Could gravity around rotating bodies make them pull apart rather than attract? Due to the gravitational field analogous to the magnetic field

In this video:

Eugene explains that moving bodies generate two types of gravitational fields, the common one that attracts other bodies as we usually study gravitation in classical physics, and another similar to a magnetic field due to movement.

This new gravitational field is necessary because of relativity and how electromagnetism works, it is the explanation of how two observers agree on the result of some experiments involving gravity and electromagnetism.

I was surprised to find that the force generated by this new gravitational field is repulsive. A repulsive "gravitational" force. So I tried to imagine a scenario where this force would be able to make electrically neutral bodies repel each other gravitationally, instead of attracting each other.

I noticed that due to the similarity of this field with the magnetic field, a very massive rotating body would generate a "gravitomagnetic" field around itself, similar to the magnetic field that the Earth generates around itself, which has poles (north and south).

If two equal magnetic poles are placed close together, they repel each other, therefore, I imagined that if two equally massive bodies, rotating in the same direction, were placed close together, in such a way that their equal poles approached each other, they would repel each other, just like magnets do, however, due to their mass and rotation.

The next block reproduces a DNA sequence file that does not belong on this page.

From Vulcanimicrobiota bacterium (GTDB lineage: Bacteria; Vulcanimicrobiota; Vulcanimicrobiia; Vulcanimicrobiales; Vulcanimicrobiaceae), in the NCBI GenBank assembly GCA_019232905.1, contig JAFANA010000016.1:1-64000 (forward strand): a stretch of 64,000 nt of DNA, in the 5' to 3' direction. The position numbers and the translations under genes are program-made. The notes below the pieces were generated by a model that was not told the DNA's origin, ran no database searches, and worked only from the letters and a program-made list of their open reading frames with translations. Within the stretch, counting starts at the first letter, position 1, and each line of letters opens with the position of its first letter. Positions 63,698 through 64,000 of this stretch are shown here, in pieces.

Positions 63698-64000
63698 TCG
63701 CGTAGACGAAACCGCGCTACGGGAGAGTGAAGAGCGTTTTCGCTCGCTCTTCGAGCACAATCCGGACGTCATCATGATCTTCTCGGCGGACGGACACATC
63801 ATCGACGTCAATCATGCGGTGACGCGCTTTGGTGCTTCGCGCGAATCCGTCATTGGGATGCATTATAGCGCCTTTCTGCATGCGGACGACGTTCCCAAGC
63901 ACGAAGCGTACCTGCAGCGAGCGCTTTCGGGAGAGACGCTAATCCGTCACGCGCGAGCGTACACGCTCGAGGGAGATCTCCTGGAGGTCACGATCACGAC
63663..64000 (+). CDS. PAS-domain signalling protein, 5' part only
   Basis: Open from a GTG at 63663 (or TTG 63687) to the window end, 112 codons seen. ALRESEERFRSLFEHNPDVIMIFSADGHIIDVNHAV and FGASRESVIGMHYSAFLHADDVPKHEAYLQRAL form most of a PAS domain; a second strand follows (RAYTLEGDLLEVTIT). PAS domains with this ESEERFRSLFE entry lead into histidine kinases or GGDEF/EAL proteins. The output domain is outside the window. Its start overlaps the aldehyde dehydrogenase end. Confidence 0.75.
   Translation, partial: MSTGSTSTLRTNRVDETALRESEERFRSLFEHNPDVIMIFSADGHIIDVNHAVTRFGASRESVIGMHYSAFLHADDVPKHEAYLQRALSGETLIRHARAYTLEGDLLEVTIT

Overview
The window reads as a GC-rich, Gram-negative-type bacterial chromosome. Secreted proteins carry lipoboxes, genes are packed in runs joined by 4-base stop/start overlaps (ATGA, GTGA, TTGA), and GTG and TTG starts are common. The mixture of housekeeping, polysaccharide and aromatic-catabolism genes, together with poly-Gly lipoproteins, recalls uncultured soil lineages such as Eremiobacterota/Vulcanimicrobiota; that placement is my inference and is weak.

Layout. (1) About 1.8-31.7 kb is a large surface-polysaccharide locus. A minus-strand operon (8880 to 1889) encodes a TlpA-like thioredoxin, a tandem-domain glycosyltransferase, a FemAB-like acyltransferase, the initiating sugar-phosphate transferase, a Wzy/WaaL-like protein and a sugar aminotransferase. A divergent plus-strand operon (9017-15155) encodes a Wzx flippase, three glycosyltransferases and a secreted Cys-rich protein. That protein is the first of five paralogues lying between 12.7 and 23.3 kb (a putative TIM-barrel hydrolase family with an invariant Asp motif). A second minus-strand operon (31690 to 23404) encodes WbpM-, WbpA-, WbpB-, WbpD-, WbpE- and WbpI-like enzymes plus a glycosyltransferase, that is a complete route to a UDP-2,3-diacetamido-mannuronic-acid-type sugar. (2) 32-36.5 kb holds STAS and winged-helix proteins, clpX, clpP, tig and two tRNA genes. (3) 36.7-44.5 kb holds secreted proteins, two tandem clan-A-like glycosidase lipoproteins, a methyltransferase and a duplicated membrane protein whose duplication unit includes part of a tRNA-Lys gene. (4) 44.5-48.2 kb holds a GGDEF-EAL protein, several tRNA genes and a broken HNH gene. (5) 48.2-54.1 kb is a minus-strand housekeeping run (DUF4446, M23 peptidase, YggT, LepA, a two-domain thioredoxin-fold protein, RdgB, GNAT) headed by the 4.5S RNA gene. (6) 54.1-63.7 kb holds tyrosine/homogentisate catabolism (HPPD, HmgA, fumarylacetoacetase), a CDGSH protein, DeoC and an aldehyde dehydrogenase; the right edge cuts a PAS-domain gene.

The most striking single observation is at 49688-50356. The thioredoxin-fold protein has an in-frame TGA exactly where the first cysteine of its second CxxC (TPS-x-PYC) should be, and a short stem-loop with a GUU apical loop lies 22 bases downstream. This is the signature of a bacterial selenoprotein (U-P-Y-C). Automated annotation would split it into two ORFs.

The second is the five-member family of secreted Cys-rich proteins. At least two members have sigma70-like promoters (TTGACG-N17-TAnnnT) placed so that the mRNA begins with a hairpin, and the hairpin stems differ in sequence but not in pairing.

Is this correct?

I have doubts if so because I believe that this field analogous to the magnetic can be just an artifice so that measurements from different observers agree, and therefore, if two neutral massive bodies repel each other, it will be impossible for someone in "relative rest" to agree on the cause of this repulsion since, in the view of this observer, this field does not exist.

• I watched the video. There's a disclaimer in it that this view of gravity is just an approximation of what goes on in GR and isn't valid at relativistic speeds (the exact domain they used to show there should be this repulsive force). I'm going to nip this in the bud. Gravity doesn't have a repulsive component. Applying regular gravity to SR causes paradoxes, but those are solved without a repulsive component by using the proper formulation. In fact, the video gives the proper explanation after talking about gravity waves. The electric force increases. The rest was click-bait sensationalizing.
– Jim
Commented Jan 25, 2022 at 21:10